ACM Transactions on Architecture and Code Optimization

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ISSN / EISSN : 1544-3566 / 1544-3973
Total articles ≅ 812
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, Xueying Wang, Xiaobing Chen, , Xiao Dong, , Xianzhi Yu, Yongxin Yang, Wei Cao, Lei Liu, et al.
ACM Transactions on Architecture and Code Optimization; https://doi.org/10.1145/3535355

Abstract:
Deep Neural Networks (DNNs) tend to go deeper and wider, which poses a significant challenge to the training of DNNs, due to the limited memory capacity of DNN accelerators. Existing solutions for memory-efficient DNN training are densely coupled with the application features of DNN workloads, e.g., layer structures or computational graphs of DNNs are necessary for these solutions. This would result in weak versatility for DNNs with sophisticated layer structures or complicated computation graphs. These schemes usually need to be re-implemented or re-adapted due to the new layer structures or the unusual operators in the computational graphs introduced by these DNNs. In this paper, we review the memory pressure issues of DNN training from the perspective of runtime systems and model the memory access behaviors of DNN workloads. We identify the iterative, regularity and extremalization properties of memory access patterns for DNN workloads. Based on these observations, we propose AppObMem, an application-oblivious memory scheduling system. AppObMem automatically traces the memory behaviors of DNN workloads and schedules the memory swapping to reduce the memory pressure of the device accelerators without the perception of high-level information of layer structures or computation graphs. Evaluations on a variety of DNN models show that, AppObMem obtains 40%-60% memory savings with acceptable performance loss. AppObMem is also competitive with other open-sourced SOTA schemes.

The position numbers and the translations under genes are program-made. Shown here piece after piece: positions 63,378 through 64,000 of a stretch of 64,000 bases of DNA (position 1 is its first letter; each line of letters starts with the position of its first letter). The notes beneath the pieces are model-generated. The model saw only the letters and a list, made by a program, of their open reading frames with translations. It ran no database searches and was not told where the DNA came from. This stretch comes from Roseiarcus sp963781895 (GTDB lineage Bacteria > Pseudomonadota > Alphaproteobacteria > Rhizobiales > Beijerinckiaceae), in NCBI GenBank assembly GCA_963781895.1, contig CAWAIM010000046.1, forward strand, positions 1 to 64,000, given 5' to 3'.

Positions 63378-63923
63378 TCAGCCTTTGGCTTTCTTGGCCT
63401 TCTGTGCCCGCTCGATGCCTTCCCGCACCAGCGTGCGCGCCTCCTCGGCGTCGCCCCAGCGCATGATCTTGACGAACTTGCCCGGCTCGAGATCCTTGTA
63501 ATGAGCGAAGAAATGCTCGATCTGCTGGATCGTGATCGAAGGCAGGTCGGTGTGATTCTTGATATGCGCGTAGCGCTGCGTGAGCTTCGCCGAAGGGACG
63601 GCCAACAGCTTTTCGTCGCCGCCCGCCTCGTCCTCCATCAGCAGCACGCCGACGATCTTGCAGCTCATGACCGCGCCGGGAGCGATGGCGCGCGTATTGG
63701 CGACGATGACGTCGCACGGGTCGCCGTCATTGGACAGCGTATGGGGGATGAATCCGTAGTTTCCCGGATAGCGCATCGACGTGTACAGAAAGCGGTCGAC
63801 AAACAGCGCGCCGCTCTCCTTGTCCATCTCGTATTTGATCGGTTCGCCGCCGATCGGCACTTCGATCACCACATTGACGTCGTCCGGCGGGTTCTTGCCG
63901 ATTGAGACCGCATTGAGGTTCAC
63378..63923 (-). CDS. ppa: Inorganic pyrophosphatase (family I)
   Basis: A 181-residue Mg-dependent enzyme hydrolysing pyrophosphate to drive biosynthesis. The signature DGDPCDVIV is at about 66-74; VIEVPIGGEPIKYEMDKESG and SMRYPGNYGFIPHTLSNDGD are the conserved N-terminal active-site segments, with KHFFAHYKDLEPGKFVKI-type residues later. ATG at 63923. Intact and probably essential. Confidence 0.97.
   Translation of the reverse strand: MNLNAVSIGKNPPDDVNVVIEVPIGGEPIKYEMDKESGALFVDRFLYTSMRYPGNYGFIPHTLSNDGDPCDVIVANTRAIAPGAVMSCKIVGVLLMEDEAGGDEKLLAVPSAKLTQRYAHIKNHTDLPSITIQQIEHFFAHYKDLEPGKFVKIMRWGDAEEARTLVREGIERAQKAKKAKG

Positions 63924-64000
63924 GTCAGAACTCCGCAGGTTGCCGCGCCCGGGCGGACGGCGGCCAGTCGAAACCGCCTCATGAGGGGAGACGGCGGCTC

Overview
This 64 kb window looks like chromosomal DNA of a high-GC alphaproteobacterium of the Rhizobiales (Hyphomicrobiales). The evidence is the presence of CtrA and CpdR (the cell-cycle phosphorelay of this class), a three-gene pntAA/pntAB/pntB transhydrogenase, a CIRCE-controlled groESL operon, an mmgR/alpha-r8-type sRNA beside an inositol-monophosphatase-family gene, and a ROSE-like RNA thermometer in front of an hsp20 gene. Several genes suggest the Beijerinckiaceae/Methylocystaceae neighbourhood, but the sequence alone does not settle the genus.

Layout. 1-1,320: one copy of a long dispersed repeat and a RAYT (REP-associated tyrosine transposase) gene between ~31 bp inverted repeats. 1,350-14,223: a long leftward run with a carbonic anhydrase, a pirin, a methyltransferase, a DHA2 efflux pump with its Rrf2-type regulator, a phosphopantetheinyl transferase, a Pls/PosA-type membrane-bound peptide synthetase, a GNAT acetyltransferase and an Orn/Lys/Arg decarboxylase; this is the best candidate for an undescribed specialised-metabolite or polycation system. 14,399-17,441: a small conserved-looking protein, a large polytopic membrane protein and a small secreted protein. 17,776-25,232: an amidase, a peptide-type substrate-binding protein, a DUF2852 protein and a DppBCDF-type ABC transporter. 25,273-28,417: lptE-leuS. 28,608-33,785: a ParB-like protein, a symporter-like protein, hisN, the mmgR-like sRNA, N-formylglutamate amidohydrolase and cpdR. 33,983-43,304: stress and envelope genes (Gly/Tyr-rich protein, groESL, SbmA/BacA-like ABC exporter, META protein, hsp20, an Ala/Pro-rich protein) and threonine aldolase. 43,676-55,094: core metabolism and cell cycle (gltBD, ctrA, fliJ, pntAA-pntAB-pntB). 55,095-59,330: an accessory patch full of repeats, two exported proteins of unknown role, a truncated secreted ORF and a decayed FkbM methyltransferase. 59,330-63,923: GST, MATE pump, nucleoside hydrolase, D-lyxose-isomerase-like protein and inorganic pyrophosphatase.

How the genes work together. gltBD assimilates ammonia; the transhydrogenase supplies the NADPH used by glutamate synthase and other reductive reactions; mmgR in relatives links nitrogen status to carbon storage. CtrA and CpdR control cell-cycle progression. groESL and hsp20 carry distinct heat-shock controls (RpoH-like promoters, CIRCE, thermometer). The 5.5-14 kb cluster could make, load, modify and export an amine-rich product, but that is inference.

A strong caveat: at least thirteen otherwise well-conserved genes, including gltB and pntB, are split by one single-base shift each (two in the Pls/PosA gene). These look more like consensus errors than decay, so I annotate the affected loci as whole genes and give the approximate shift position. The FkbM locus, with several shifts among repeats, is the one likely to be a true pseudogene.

M. Ben Olson, Brandon Kammerdiener, Michael R. Jantz, Kshitij A. Doshi, Terry Jones
ACM Transactions on Architecture and Code Optimization; https://doi.org/10.1145/3533855

Abstract: